The next phase of vagina vérité has begun, and I wanted to invite you in.
In a way, I’m going back to the beginning of the project, which began because I wanted to enable a friend to see herself for herself. It’s often hard to do, to find the right mirror. The right combination of what we want to see, and what we can see. Especially when it comes to our bodies, not just how they look, but how it feels to us living in them, living through them—living our bodylives—it’s not easy to make sense of what we were and weren’t told, what we see around us, whether it’s online or in real life, retouched or raw imagery, fact or fiction, seen and heard lately or going back to our childhoods and ancestors, or even what we experience inside our own bodies.
When it comes to women’s bodies, not just how they look, but our bodylife experiences, there’s a lot more noise than information, conversation or care.
So, for my friend, I began building a mirror, not out of glass (are they made of glass?) but out of vagina portraits. A lot of them. Documentary style, close up, no details about the vagina owner, just its face in plain view. When she told me that she thought there was something wrong with how her vagina looked, yet she hadn’t actually seen any others, I realized that she needed to see herself within the context of all women. Not that I would be able to photograph all women, but I figured that if we could see a lot of vagina portraits, patterns would emerge, maybe more questions too…we’d have something to talk and think about.
It turned out there was a lot to talk about. The part about what our vaginas looked like and whether there’s a right way to look, well that was just the beginning.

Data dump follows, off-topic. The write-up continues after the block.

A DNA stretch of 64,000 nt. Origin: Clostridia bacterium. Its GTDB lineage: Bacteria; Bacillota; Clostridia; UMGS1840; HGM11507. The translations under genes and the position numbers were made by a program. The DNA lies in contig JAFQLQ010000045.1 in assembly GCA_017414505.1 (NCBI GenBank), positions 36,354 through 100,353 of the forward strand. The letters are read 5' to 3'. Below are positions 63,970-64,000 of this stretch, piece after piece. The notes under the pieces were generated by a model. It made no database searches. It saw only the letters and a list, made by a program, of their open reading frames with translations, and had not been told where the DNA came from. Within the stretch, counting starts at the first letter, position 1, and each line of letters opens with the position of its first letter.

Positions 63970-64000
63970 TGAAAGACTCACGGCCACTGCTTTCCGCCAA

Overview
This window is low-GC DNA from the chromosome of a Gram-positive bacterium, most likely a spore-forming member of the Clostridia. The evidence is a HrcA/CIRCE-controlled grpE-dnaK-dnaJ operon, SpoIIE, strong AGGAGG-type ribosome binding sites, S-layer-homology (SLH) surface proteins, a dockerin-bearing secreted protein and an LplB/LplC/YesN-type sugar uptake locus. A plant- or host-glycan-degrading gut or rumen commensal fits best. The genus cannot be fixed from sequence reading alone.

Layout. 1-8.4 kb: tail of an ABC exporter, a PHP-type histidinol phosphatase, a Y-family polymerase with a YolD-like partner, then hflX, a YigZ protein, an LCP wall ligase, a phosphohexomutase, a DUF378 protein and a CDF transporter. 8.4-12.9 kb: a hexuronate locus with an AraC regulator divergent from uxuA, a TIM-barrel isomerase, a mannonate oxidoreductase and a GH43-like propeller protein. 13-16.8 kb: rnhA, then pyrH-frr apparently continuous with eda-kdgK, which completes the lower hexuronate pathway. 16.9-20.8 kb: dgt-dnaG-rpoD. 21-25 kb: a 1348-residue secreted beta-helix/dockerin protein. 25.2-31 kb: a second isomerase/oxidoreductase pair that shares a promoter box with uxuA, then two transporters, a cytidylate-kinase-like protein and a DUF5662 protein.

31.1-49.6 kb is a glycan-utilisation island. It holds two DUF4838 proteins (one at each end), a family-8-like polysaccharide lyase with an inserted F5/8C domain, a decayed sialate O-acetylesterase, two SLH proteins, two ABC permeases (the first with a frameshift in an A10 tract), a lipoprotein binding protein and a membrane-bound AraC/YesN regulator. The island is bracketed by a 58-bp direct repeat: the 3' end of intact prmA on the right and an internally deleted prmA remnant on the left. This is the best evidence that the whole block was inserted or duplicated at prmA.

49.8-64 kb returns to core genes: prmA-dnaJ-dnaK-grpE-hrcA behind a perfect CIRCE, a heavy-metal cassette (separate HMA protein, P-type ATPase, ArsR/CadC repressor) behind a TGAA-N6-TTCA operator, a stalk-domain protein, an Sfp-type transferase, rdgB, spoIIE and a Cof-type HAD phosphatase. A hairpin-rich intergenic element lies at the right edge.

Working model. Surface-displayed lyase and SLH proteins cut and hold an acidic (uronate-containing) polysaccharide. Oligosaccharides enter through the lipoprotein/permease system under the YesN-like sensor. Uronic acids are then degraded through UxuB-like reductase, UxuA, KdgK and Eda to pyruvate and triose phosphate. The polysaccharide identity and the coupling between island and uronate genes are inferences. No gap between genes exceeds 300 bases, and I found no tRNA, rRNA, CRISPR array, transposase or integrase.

The range of experiences happening day by day when it comes to our periods, having sex, pregnancy, giving birth, post-natal life, post-menstrual life…is varied and personal and flat out awe-inspiring, yet most of us know very little about how our bodies work, or what to expect throughout the course of our lives.
Much of female bodylife experience is routinely hidden, smacked with stigma and shame, marginalized, outright disrespected, mis-informed, mis-represented, under-researched, sanity-undermining, dangerous and life-threatening. More so if you’re a woman of color, non-binary, or noticeably non-conforming.
Repeatedly, gaslit and silenced, we aren’t getting to talk about all the things we need to talk about.
This downplays how much the knowledge, wisdom and experience held in each of our bodies matters to the collective wellbeing and to the quality of our individual lives —because even with the ungraspable magnitude of who we are as unique beings, each pretty much a planet unto ourselves: we are nevertheless connected, and can learn from each other’s experiences and views.
Only, it’s hard to get access to each other’s experiences and views.
It’s hard to find a safe space for questions that come up in simple everyday scenarios.
It’s hard to know where to get health services, or how to figure out what’s wrong with you when something feels wrong in you.
Or to learn to live in ways that are about self-care and wellness for you and those you love.
While we are living the lives of more than half the world, finding information and support for the range of bodylife experiences that make up a woman’s life is not easy.